Here’s a thought: SHARE IT! Talk to people about it. Start with close friends or family that you trust and get opinions and more ideas.

You’re probably thinking right now, “Why is he blogging about this and why is this an issue?” Well, I am constantly meeting people who want to be entrepreneurs, they have ideas and they want to start something new but I always hear, “Ya, I’ve got a few ideas but I’m not really sure yet,” and then end it there.

What I notice is that people are afraid. They’re afraid they’ll hear something negative about their idea or they’re afraid someone will steal it. For one, negative feedback is great feedback because you now know why your idea might not work. This can add fuel to your fire, get you thinking about why this person doesn’t think it will work and prove them wrong. But don’t just stop at one opinion, get lots. The more opinions you have the better you can formulate your idea and consider whether it actually is worth spending time and resources developing.

If you’re afraid that someone might steal your idea don’t talk to them about it. If your idea is that easy to steal in the first place maybe it wasn’t such a great idea to undertake. Most people aren’t going to be interested in taking your idea anyways, they’re too busy thinking about their own. And remember, an idea is just an idea until you do something with it and put it into practice.

Don’t get me wrong, it’s different if you are already in business and you tell a direct competitor your idea for putting them out of business, but that would be just plain stupid! For now, you’ve got an idea, you think it might work but you’re not sure. So get out there, start talking to people, get feedback, and SHARE IT!

Customer service is a tricky business.

Customer service is tricky. What is good customer service? What is bad customer service? As a business, how far do you have to go to please a customer?

The not so surprising answer to these questions is that there is no right answer. It depends on a lot of factors but a few are: your type of business, how many customers you have, the value of each customer the costs involved to please them, and what type of reputation you want.

I am in the service industry and my customer types vary greatly. Some use the service every week, others every month. I obviously want to keep those frequent high volume customers happy and I would rather spend more resources on pleasing them. But what if that low volume customer is a connector, meaning they talk a lot to other people and those people listen. Maybe they write a blog about great service with 1000’s of subscribers. But even worse, we don’t know who they are because we have far too many customers to keep track. This customer has a certain value that we can’t quantify through our sales data. Unless they are referring customers constantly how will we know just how valuable this customer is beyond how much they spend. It is therefore so important for us to keep a high level of service for all of our customers. Sure, we will monetarily reward our customers who spend more (ie. our Executive Club) but there is no way that we can differentiate which customer is a connector and will say great things about us (or worse yet, who will say something bad about us).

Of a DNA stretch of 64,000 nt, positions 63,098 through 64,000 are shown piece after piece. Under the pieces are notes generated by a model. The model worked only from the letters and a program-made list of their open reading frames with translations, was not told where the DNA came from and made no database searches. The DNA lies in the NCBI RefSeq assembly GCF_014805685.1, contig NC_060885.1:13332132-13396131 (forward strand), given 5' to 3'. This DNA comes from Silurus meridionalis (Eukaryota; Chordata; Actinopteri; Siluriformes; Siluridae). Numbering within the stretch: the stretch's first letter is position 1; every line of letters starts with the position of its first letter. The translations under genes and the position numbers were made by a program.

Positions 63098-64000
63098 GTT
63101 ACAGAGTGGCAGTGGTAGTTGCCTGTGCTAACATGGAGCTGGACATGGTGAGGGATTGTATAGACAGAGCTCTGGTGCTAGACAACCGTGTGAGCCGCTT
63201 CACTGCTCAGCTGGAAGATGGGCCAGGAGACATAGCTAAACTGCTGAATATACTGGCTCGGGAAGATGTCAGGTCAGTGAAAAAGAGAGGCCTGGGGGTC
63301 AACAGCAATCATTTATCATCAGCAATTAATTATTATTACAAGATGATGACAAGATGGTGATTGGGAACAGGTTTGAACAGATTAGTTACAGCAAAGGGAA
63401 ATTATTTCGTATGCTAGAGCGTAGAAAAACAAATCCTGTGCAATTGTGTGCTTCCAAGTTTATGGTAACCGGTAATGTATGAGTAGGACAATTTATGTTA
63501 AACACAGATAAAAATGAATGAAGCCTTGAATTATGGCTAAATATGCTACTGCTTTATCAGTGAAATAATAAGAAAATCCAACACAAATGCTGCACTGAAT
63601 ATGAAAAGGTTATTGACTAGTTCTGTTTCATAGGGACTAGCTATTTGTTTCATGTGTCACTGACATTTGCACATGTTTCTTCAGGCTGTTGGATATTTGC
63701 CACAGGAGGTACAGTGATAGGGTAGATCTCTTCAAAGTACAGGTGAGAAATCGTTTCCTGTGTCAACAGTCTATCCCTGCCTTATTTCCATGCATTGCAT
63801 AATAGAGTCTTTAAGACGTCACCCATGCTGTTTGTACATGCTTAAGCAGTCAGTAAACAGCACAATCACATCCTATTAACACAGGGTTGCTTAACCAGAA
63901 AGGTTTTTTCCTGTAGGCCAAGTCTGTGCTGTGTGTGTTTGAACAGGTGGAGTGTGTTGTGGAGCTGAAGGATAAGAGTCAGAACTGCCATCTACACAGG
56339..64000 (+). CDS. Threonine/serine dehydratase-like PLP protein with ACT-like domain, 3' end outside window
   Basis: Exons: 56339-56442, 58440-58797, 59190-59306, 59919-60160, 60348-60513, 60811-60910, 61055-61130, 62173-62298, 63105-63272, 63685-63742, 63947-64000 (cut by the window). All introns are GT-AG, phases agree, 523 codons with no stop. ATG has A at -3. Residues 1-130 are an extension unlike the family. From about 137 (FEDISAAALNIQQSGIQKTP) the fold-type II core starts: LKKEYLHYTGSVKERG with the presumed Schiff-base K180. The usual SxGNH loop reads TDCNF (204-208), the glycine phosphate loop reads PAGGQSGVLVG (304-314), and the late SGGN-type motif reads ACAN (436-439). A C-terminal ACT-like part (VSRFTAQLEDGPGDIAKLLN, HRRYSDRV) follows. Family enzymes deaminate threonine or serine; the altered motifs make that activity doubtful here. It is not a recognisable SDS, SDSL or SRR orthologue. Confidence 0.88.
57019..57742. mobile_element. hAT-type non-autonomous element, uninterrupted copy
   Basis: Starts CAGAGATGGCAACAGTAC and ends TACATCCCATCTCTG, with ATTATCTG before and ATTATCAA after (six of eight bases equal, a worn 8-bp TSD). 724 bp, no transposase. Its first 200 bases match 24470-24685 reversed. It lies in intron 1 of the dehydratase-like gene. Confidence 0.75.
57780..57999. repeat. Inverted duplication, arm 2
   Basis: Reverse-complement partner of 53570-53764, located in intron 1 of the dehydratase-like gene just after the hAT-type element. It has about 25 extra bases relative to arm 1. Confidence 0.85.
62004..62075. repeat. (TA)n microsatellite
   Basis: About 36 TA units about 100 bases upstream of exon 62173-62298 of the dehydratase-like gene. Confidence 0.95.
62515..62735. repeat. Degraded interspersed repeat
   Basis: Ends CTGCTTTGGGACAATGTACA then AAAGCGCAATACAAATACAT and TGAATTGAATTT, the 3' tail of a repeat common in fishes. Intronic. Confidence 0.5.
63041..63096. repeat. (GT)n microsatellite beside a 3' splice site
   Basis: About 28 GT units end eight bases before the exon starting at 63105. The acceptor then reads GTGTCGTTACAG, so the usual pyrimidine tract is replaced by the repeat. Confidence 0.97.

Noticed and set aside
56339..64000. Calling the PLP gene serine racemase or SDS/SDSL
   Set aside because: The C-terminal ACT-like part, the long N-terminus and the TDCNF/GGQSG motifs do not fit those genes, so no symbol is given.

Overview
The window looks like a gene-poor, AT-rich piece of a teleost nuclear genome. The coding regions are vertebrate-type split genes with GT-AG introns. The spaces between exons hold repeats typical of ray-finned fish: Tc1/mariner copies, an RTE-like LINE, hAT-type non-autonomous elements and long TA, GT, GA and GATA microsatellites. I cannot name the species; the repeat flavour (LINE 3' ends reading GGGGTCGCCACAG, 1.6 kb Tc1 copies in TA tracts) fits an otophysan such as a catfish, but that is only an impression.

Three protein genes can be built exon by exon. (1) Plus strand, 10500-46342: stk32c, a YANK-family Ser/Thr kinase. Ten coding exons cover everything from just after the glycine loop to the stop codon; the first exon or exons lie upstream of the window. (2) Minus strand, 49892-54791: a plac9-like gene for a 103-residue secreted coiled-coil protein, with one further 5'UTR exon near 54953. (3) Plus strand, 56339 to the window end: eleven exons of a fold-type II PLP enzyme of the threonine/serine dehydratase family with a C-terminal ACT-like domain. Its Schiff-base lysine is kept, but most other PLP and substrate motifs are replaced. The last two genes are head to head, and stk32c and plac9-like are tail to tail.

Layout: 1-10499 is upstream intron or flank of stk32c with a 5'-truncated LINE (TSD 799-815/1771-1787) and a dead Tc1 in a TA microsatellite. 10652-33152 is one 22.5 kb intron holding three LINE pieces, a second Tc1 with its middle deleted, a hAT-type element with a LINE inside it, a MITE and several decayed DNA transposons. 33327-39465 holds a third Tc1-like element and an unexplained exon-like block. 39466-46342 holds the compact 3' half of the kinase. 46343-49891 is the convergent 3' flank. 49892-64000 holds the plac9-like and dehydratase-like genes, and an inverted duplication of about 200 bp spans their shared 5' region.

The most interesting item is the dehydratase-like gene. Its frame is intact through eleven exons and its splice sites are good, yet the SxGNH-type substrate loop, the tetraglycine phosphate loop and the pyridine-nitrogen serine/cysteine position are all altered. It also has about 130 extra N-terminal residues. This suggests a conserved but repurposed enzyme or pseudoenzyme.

By offering a high standard of service you our bound to get that reputation on peoples lips eventually. Although, this doesn’t mean that you throw the bank at every customer no matter what the problem is. It is so important to stick by your standards and set customers expectations because for everyone of them that is a connector (let’s say 1 in 10) there is another one who will abuse good service because they can. And knowing when to say enough is enough is just as important as giving great service.

Lastly, never offer an unhappy customer everything at once. First try explaining to them the problem and if they are still not pleased offer a monetary incentive. They may or may not be happy with that first bone but at least if you don’t offer them everything at once you’ll at least have some more ammunition for round two!